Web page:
Google Can Keep Its Site Search To Itself
Barry Schwartz commented on a thread from WebmasterWorld that shows at least one site owner is happy about Google’s new search box within the search results idea. According to the WMW member, once Google began displaying a search box next to his SERP listing traffic doubled overnight.
First of all, really? Maybe I’m overly skeptical (or have just read too many forum threads), but I don’t see how that one change would cause a traffic spike of that magnitude unless we’re talking about some highly competitive keyword (or traffic jumped from three visitors to six) and the addition of the search box pushed everyone else below the fold. It just seems…extreme. Who knows? Anything is possible in search.
Regardless of the real story, I think it’s far too early to be posting any sort of definitive "results" based on the new Google "feature". It hasn’t been around long enough for people to know the true impact and we haven’t heard from nearly enough site owners. Declaring anything now is both a waste of time and misleading.
Personally, I’m not a fan of adding a search box to the SERP. I think it put site owners in a really bad situation and decreases their ability to help users.
First of all, I think it will make sites harder to use and force more users to go away frustrated, without the information they were looking for. The site search Google is offering up isn’t going to be anywhere near as strong as the one you have on your site. Why? No Advanced Search features. Chances are you allow users to search only certain parts of your site (blog vs. whole site) or based on select criteria (by product, date, color, price, etc,), Google’s site search doesn’t allow such fancy features, features that help improve the navigability of your Web site. Basically, Google is helping you to look less helpful.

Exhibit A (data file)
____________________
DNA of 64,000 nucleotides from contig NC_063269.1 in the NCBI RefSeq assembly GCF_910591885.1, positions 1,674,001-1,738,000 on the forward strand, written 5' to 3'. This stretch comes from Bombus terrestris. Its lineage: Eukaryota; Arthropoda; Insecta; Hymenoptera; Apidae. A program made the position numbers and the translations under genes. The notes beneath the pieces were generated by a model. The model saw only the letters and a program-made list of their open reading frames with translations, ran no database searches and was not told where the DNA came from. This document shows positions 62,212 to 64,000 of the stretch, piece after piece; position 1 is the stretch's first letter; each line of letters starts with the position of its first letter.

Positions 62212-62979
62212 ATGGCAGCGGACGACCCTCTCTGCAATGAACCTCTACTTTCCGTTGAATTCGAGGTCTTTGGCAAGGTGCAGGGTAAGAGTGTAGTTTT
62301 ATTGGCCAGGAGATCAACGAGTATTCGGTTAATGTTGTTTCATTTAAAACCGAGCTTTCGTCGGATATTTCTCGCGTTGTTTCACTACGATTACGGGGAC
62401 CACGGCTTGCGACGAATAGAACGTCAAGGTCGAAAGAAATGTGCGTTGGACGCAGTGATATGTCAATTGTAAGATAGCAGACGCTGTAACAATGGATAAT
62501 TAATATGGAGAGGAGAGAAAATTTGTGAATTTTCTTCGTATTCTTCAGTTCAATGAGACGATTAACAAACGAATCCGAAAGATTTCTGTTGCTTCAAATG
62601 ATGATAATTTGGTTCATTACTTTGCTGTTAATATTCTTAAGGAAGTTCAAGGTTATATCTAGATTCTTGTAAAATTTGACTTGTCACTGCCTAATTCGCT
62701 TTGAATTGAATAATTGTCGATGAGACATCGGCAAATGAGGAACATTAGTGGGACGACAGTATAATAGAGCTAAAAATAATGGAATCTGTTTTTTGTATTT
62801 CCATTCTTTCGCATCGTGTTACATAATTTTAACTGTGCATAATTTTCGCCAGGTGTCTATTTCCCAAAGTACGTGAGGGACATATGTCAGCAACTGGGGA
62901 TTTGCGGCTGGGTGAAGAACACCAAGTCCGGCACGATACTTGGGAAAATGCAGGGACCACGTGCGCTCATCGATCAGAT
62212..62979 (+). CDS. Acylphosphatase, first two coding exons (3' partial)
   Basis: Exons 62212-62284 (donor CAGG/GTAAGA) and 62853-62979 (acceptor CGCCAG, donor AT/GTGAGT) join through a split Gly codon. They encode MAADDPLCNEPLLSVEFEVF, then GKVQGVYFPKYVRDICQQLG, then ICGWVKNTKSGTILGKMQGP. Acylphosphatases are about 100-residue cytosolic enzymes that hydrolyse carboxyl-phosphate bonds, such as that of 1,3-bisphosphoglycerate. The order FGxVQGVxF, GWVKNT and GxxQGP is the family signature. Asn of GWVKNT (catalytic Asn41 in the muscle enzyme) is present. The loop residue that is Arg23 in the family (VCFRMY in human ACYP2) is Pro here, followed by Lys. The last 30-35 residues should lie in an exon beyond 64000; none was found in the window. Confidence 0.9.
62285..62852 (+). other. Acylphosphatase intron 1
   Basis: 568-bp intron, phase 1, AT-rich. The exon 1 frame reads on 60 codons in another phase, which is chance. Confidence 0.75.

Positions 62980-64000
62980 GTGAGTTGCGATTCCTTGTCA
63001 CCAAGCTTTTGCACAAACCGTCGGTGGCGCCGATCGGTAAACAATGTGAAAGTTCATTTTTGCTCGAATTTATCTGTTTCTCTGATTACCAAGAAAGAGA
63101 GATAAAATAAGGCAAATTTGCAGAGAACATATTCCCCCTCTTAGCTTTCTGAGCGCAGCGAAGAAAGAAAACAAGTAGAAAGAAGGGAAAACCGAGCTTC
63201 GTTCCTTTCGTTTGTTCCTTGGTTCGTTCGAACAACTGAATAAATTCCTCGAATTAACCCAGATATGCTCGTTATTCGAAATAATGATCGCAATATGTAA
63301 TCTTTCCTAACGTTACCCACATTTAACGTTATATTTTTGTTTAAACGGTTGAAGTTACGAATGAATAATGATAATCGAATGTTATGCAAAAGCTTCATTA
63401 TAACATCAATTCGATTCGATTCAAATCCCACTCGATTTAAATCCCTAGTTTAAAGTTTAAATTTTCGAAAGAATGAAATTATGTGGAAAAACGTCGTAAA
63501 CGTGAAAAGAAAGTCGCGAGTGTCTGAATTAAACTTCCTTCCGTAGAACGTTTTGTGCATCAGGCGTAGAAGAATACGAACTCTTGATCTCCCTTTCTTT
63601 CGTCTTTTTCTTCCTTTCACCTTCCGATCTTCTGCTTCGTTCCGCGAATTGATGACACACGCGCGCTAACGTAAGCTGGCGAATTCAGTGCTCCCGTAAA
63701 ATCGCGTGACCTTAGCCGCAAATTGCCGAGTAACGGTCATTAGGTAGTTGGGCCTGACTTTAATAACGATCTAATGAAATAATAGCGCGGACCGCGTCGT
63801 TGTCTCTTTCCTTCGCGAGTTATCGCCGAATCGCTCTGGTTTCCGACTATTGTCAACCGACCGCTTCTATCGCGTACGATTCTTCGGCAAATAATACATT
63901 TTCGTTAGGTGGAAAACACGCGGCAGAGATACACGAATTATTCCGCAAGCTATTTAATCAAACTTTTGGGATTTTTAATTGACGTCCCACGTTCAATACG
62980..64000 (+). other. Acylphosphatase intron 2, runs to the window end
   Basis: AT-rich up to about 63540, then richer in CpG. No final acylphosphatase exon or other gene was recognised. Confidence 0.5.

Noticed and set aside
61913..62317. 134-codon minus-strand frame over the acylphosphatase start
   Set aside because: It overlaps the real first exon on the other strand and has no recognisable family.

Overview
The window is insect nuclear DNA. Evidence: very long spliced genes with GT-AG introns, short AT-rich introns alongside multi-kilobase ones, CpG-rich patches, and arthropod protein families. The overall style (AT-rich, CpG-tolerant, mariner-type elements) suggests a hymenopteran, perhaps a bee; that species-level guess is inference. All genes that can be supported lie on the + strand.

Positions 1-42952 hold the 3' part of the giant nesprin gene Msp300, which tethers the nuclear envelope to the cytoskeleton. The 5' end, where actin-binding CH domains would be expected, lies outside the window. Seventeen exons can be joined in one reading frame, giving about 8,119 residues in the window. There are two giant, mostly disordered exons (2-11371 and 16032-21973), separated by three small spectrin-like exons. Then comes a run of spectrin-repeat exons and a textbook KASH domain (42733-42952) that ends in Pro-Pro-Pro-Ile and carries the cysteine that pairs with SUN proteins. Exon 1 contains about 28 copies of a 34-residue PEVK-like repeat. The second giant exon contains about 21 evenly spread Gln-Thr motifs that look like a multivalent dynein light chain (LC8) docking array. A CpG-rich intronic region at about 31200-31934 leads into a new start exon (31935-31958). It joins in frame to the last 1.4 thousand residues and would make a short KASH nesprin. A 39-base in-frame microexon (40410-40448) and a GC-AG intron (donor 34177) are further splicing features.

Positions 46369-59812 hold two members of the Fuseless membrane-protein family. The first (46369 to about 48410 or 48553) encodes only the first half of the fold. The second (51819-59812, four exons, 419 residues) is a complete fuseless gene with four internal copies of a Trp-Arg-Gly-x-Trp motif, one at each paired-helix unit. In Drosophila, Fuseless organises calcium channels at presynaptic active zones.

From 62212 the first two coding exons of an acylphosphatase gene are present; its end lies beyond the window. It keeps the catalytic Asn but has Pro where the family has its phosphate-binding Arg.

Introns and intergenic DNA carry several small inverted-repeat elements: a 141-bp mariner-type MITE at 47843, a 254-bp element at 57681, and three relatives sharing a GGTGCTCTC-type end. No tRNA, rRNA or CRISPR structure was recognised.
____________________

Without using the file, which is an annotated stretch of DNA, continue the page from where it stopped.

You know how you’re also going to look less helpful? When users search for products and can’t find them because you listened to Google and noindex’d certain product pages to avoid duplicate content. Google can’t return pages it doesn’t know about, right? Awesome.
I’m also not thrilled about what this does for your ability to mine keywords. One tip we give those who attend our SEO training class is to keep an eye on what users are typing into their site search. This often helps clue you in to the topics visitors to your site are interested in, where they’re getting lost, where you need more content, new products you should be offering, etc. By allowing users to search on Google, instead of your site, you lose out on all of these opportunities. Another chance to appear useful to customers gone. Google, FTW!
I could go on but I won’t. Mostly because there are only 24 hours in a day and listening my many objections would take too much time. Clearly, I’m not a fan.
I don’t think it’s cool that Google not so long ago decided it wasn’t okay for your site search results to show up in their SERPS (which I totally agreed with, BTW) and are now throwing in their own. It takes your ability to earn revenue off a CPM model and shifts it over to them. Way to declare yourself King. Any way you look at that, it’s not okay.
Truthfully, I think it’s Google’s job to help you find the best sites relevant to your query and then get out of the way.
Google, you’ve gotten me to the page I need. This is me politely asking you to get out of the way. [I wouldn't mind the site search so much if it gave me better results. I want it to be more 'I'm Feeling Lucky' implementation. I don't want yet another page of search results. I want the answer.--Susan] I hear you, but I still don’t think it’s Google’s job to give you "the answer" past the SERP. It’s the site’s job. Go there. Google, thanks for getting me this far but get out of the way!